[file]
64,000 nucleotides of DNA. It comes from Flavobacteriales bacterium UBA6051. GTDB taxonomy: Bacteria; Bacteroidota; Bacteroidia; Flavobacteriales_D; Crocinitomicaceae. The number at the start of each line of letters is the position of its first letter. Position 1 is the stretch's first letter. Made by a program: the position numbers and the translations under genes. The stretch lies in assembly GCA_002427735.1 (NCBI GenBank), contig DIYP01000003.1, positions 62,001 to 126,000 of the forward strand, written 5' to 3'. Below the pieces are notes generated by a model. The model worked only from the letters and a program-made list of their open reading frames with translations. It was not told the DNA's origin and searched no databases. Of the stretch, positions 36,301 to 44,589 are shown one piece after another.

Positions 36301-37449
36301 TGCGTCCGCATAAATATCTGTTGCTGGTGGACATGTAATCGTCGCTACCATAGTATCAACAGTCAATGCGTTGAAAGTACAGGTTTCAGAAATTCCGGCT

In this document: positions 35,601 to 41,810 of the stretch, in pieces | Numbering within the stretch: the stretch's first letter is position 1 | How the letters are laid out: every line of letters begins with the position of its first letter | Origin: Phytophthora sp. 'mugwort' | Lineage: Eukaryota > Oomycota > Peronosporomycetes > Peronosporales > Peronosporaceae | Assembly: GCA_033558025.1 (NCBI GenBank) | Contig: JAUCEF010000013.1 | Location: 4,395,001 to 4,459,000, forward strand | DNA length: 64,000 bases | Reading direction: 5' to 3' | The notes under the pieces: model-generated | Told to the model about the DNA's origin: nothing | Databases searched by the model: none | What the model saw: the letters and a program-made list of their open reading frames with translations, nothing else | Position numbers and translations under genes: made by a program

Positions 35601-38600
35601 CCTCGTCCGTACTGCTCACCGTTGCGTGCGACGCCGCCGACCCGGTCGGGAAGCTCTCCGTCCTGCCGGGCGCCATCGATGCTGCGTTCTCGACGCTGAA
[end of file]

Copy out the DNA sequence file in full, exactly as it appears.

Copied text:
64,000 nucleotides of DNA. It comes from Flavobacteriales bacterium UBA6051. GTDB taxonomy: Bacteria; Bacteroidota; Bacteroidia; Flavobacteriales_D; Crocinitomicaceae. The number at the start of each line of letters is the position of its first letter. Position 1 is the stretch's first letter. Made by a program: the position numbers and the translations under genes. The stretch lies in assembly GCA_002427735.1 (NCBI GenBank), contig DIYP01000003.1, positions 62,001 to 126,000 of the forward strand, written 5' to 3'. Below the pieces are notes generated by a model. The model worked only from the letters and a program-made list of their open reading frames with translations. It was not told the DNA's origin and searched no databases. Of the stretch, positions 36,301 to 44,589 are shown one piece after another.

Positions 36301-37449
36301 TGCGTCCGCATAAATATCTGTTGCTGGTGGACATGTAATCGTCGCTACCATAGTATCAACAGTCAATGCGTTGAAAGTACAGGTTTCAGAAATTCCGGCT

In this document: positions 35,601 to 41,810 of the stretch, in pieces | Numbering within the stretch: the stretch's first letter is position 1 | How the letters are laid out: every line of letters begins with the position of its first letter | Origin: Phytophthora sp. 'mugwort' | Lineage: Eukaryota > Oomycota > Peronosporomycetes > Peronosporales > Peronosporaceae | Assembly: GCA_033558025.1 (NCBI GenBank) | Contig: JAUCEF010000013.1 | Location: 4,395,001 to 4,459,000, forward strand | DNA length: 64,000 bases | Reading direction: 5' to 3' | The notes under the pieces: model-generated | Told to the model about the DNA's origin: nothing | Databases searched by the model: none | What the model saw: the letters and a program-made list of their open reading frames with translations, nothing else | Position numbers and translations under genes: made by a program

Positions 35601-38600
35601 CCTCGTCCGTACTGCTCACCGTTGCGTGCGACGCCGCCGACCCGGTCGGGAAGCTCTCCGTCCTGCCGGGCGCCATCGATGCTGCGTTCTCGACGCTGAA